by Ven. Louis of Granada, O.P., 1582

The author of the following work holds a high place among the spiritual writers of the Church. Living in an age of saints and doctors, Ven. Louis of Granada occupies a remarkable position among those who, during the sixteenth century, illumined the Church, particularly in Spain, by their sanctity and learning.

Though he has not been canonized, his memory is in benediction, for he died with a reputation for undoubted holiness, and time has confirmed the judgment of his contemporaries.

The esteem in which he was held by Pope Gregory XIII. and St. Charles Borromeo is well known to readers of their lives. The letter addressed to him by this Pontiff, which is published with this edition, shows how Gregory appreciated his genius and piety, and what a value he placed on his services to the Church. St. Charles used his works almost exclusively for preaching. Pope Sixtus V. offered him a cardinal's hat, but he refused it, as well as the archbishopric of Braga, the primatial see of Portugal. St. Francis de Sales was also a devoted student of his works, and highly recommended them to others.

Among his numerous writings the "Sinner's Guide " is one of the most practical. For more than three hundred years it has been the means of enlightening many souls and leading them in the path of true justice. It has been translated into almost every European language, besides the Chinese and Persian. When naming the work the author doubtless bore in mind the declaration of St. John, that we have all sinned; for the book is suitable for all, whether sinners or just. The method he follows is comprehensive, embracing the entire scope of the spiritual life, at least as far as it is attained by ordinary Christians. A special merit of the "Sinner's Guide" is the copious use the author makes of Sacred Scripture and the Fathers. He constantly supports his teaching by these invincible authorities.

For publishing a work of this kind no apology is made. The need of good books was never greater than at present. Not only youth, but old age untaught by experience, rush madly into the excesses of sensational or infidel reading and vile story-papers, which deprive them of all relish for pious or solid reading, and finally undermine the very foundations of their virtue and faith. As an aid in remedying so great an evil we publish the "Sinner's Guide," confident that of its kind nothing superior to it has been written since its author first gave it to the world. It is true that for many years it has been before the English public. But the translation was by no means satisfactory. The present edition is a new translation, carefully revised, rearranged, and, where it seemed opportune, also abridged. No essential changes, however, have been made, for it has been our desire to give the venerable author's meaning in its substantial fulness. We trust, then, that the work will be widely circulated solely for its intrinsic merits and for the good it will accomplish.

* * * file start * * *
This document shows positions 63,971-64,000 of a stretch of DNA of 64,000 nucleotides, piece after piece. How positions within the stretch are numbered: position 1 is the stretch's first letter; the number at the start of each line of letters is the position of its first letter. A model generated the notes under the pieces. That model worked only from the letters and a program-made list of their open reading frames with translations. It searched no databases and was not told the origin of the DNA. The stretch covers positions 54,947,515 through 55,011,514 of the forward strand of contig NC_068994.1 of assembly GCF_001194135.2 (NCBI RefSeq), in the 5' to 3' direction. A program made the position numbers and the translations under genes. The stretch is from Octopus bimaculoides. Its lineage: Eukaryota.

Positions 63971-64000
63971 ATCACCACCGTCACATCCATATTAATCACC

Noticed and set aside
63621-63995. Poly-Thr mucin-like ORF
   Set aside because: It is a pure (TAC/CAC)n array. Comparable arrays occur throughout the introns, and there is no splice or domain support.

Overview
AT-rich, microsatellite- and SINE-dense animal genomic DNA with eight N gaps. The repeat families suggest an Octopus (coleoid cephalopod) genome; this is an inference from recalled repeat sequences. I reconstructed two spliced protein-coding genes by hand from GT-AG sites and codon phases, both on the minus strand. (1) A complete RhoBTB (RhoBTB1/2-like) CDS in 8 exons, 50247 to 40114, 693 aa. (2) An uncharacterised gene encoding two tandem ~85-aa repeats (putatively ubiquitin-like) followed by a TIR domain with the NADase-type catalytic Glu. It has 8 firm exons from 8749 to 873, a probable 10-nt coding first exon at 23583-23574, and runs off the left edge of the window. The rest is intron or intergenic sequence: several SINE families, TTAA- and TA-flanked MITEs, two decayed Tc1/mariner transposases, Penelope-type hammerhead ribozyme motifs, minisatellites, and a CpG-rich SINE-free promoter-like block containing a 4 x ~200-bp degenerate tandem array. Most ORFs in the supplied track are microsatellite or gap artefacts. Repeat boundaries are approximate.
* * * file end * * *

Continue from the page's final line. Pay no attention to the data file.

From the Introduction--pages 3 - 5.

Table of Contents

Chapter I.--Page 13
The First Motive which obliges us to practise Virtue and to serve God: His Being in itself and the excellence of His Perctions.

Chapter II.--Page 26
The Second motive for practising Virtue: the Benefit of our Creation.

Chapter III.--Page 34
The Third Motive for practising Virtue: The Benefit of our Preservation, and the Goverment of His Providence.

Chapter IV.--Page 44
The Fourth Motive for practising Virtue: the Inestimable Benefit of our Redemption.

Chapter V.--Page 56
The Fifth Motive for practising Virtue: the Benefit of our Justification.

Chapter VI.--Page 70
The Sixth Motive for practising Virtue: the Incomprehensible Benefit of Election.

Chapter VII.--Page 76
The Seventh Motive for practising Virtue: the Thought of Death, the First of the Four Last Things.

Chapter VIII.--Page 87
The Eighth Motive for practising Virtue: the Thought of the Last Judgment, the Second of the Four Last Things.

Chapter IX.--Page 96
The Ninth Motive for practising Virtue: the Thought of Heaven, the Third of the Four Last Things.

Chapter X.--Page 107
The Tenth Motive for practising Virtue: the Thought of Hell, the Fourth of the Four Last Things.

Chapter XI.--Page 121
The Eleventh Motive for practising Virtue: the Inestimable Advantages promised it even in this Life.

Chapter XII.--Page 130
The First Privilege of Virtue: God's fatherly
Care of the Just.

Chapter XIII.--Page 144
The Second Privilege of Virtue: the Grace with which the Holy Spirit fills the Just.

Chapter XIV.--Page 148
The Third Privilege of Virtue: the Supernatural Light and Knowledge granted to the Just.